Although my brain was focused and the lines were exactly right, my voice tired unusually fast that night. I was getting raspy and battling the falsetto from the middle of Act 1 right through to the end of the show. When I began to sing "Fallen Angel", something occurred that has never happened to me before. Tears welled up in my eyes almost immediately. Only seconds later, after singing the first few lines of the song, I simply lost my breath. I mean, I literally could not take a breath. I was completely overwhelmed.
Now, as most of you know, the scene preceding "Fallen Angel" is when Frankie learns that his daughter Francine has died. And during the song, while Frankie sings the words he would say to Francine if she could come back to life, her ghost visits him for a moment.
Well, there I was. Sitting on the bench. Tears in my eyes, without a breath of air, in a tight spotlight on a bare stage with almost 1700 people staring at me. I clearly heard the band continuing to play, I could see the conductor waving her arms on the TV monitor, yet I still couldn't make a sound. It was the strangest thing.
On one hand, it felt like an eternity, and under normal circumstances something like this would make any actor freak out. But surprisingly, I wasn't nervous. I never felt scared or worried. In fact, I felt unusually calm.
I think the silence lasted exactly four bars, or about 12 seconds. Then all of a sudden -- like literally in one millisecond -- I just started singing, as though I had never missed a note, right at the top of the second verse. I finished the song without incident and carried on through the rest of the show -- a bit shell-shocked, but otherwise without a word out of place.
After the show, I was initially disappointed in myself. I'm a perfectionist, so I hate making mistakes, and was embarrassed that I made made such an obvious error. I felt as though I been unprofessional by letting my personal life interfere with the show too much.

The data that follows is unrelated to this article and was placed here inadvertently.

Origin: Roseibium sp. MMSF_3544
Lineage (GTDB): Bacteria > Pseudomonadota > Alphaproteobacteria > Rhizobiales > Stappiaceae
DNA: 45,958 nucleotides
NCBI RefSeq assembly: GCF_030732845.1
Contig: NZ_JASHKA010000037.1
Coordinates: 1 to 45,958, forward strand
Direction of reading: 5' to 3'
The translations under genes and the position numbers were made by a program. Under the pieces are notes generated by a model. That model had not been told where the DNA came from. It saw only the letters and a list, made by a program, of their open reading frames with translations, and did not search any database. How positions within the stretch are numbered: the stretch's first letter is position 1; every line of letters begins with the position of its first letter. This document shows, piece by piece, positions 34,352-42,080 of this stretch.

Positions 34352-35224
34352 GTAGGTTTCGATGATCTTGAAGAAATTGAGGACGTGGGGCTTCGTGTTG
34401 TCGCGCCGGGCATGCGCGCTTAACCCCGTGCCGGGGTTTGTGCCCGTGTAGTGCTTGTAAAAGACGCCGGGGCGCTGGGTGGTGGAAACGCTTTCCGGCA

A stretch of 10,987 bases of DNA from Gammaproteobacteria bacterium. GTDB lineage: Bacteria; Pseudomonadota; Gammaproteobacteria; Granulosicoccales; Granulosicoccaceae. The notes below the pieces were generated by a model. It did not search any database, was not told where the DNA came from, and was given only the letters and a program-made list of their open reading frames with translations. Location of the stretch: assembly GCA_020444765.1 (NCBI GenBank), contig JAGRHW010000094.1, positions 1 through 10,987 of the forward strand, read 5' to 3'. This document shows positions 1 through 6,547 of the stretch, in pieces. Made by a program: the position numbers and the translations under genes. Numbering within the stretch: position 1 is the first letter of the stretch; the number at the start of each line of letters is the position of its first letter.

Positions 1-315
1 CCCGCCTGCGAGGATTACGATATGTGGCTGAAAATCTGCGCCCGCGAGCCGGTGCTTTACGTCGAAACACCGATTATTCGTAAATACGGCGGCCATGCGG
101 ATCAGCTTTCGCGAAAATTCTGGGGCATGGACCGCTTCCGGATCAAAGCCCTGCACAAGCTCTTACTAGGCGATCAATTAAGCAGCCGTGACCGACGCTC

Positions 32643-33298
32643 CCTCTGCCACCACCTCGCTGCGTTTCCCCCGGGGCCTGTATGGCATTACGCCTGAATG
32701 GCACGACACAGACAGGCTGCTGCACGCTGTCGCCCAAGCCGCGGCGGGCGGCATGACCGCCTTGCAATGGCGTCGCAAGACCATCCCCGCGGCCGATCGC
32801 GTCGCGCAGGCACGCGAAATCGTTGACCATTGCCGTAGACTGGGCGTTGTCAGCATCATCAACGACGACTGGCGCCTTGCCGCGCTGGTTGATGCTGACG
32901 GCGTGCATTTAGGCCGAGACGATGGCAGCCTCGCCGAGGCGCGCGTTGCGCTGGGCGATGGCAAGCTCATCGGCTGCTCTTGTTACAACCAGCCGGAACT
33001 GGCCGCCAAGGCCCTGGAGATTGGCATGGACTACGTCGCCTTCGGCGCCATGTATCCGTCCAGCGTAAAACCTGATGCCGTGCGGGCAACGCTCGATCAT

Well, upon much reflection, I learned a few things about that night. First, I learned that grieving and mourning are incredibly powerful states of being. Without you even noticing, they can profoundly zap you of your vitality, leaving you emotionally fragile. Second, I discovered just how strongly the act of singing taps into your emotional core. And lastly, although I will never be able to prove it, and as kooky as it may sound, I believe that my Pepe visited me on that bench that night.
Oh, and I'm not embarrassed or disappointed anymore for 'forgetting' to sing those four bars. I've come to the realization that this event was an important life lesson that I was fortunate enough to learn. In that moment, I gained wisdom and clarity; about myself, about the nature of emotion, and the mystery of death. I mean, isn't that the goal of living? To learn? To make progress? To feel, and comprehend and grow?
I won't soon forget this lesson. I have the memory imprinted on my soul now. Forever.
I'm curious - I wonder, did any of you happen to have been in the audience that night? If you were, I would love to hear from you. I know some of you have seen the show many, many times and would notice a moment like this as being unique. And, anyone else who'd like to share some of their thoughts and experiences in relation to this, feel free to do so. I know we often don't talk about these things because it can be a bit uncomfortable... but it could be really neat to share on this topic.
Thanks for listening, everyone.
- Jeff Madden
- Toronto, Ontario, Canada
- A long-time Toronto-area Actor and Singer, Jeff Madden is now focusing on Teaching acting and singing in the GTA. Jeff starred as "Frankie Valli" in both the Toronto and Australian productions of JERSEY BOYS, winning the DORA award for outstanding performance in a musical by a male actor. Jeff is busy back at school, getting his MEd at U of T's OISE.